Henri Fayol (Istanbul, 29 July 1841 – Paris, 19 November 1925) was a French mining engineer and director of mines who developed a general theory of business administration that is often called Fayolism. He and his colleagues developed this theory independently ofscientific management but roughly contemporaneously. Like his contemporary, Frederick Winslow Taylor, he is widely acknowledged as a founder of modern management methods. Biography
Fayol was born in 1841 in a suburb of Istanbul, Ottoman Empire. His father (an engineer) was appointed superintendent of works to build the Galata Bridge, which bridged theGolden Horn. The family returned to France in 1847, where Fayol graduated from the mining academy "École Nationale Supérieure des Mines" in Saint-Étienne in 1860. In 1860 at the age of nineteen Fayol started the mining company named "Compagnie de Commentry-Fourchambault-Decazeville" in Commentry as the mining engineer. In 1888 he became managing director, when the mine company employed over 10,000 people, and held that position over 30 years until 1918. By 1900 the company was one of the largest producers of iron and steel in France and was regarded as a vital industry. Based largely on his own management experience, he developed his concept of administration. In 1916 he published these experience in the book "Administration Industrielle et Générale" Publications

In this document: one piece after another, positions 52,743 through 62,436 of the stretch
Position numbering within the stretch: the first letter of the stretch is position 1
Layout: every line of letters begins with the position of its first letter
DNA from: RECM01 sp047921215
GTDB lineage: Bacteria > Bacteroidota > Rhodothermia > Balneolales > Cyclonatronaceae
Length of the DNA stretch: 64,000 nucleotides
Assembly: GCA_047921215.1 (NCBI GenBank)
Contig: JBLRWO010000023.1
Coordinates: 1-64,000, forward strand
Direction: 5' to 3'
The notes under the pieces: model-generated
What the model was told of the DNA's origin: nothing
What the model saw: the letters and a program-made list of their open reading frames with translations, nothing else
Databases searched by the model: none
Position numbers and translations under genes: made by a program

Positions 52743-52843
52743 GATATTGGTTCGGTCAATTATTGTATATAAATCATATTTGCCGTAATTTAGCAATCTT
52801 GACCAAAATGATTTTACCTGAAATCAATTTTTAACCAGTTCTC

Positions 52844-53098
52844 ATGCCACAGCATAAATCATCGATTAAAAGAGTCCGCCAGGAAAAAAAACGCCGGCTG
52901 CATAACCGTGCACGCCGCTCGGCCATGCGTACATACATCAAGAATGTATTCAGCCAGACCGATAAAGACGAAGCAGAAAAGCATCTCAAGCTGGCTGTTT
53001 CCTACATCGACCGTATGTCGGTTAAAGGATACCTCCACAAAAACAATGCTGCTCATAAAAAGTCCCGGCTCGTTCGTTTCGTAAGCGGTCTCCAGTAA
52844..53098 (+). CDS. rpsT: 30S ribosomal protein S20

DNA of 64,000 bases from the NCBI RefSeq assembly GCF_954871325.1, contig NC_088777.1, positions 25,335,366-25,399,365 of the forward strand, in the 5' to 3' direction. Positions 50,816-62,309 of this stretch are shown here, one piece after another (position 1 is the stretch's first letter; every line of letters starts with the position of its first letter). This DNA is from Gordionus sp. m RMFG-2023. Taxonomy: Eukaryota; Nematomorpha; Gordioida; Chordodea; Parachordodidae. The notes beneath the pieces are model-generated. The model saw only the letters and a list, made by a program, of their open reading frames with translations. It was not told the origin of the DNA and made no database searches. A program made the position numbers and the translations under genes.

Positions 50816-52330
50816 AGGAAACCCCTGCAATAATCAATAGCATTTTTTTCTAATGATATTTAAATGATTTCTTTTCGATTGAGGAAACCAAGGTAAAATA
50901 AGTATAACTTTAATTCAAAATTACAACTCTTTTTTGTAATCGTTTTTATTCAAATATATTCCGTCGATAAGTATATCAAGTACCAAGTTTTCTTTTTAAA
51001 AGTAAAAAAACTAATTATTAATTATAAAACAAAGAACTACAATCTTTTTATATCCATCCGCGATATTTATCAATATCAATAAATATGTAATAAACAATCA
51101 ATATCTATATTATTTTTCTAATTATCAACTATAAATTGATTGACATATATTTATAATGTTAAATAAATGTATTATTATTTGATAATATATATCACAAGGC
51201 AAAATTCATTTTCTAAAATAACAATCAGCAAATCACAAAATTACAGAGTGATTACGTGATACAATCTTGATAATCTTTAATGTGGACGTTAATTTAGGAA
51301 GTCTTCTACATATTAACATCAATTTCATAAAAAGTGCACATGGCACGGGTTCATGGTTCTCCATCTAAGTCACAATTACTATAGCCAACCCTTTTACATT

1930. Industrial and General Administration. Translated by J.A. Coubrough, London: Sir Isaac Pitman & Sons. 1949. General and Industrial Management. Translated by C. Storrs, Sir Isaac Pitman & Sons, London. Articles, translated, a selection
1900. "Henri Fayol addressed his colleagues in the mineral industry 23 June 1900." Translated by J.A. Coubrough. In: Fayol (1930) Industrial and General Administration. pp. 79–81 (Republished in: Wren, Bedeian & Breeze, (2002) "The foundations of Henri Fayol’s administrative theory") 1909. "L’exposee des principles generaux...
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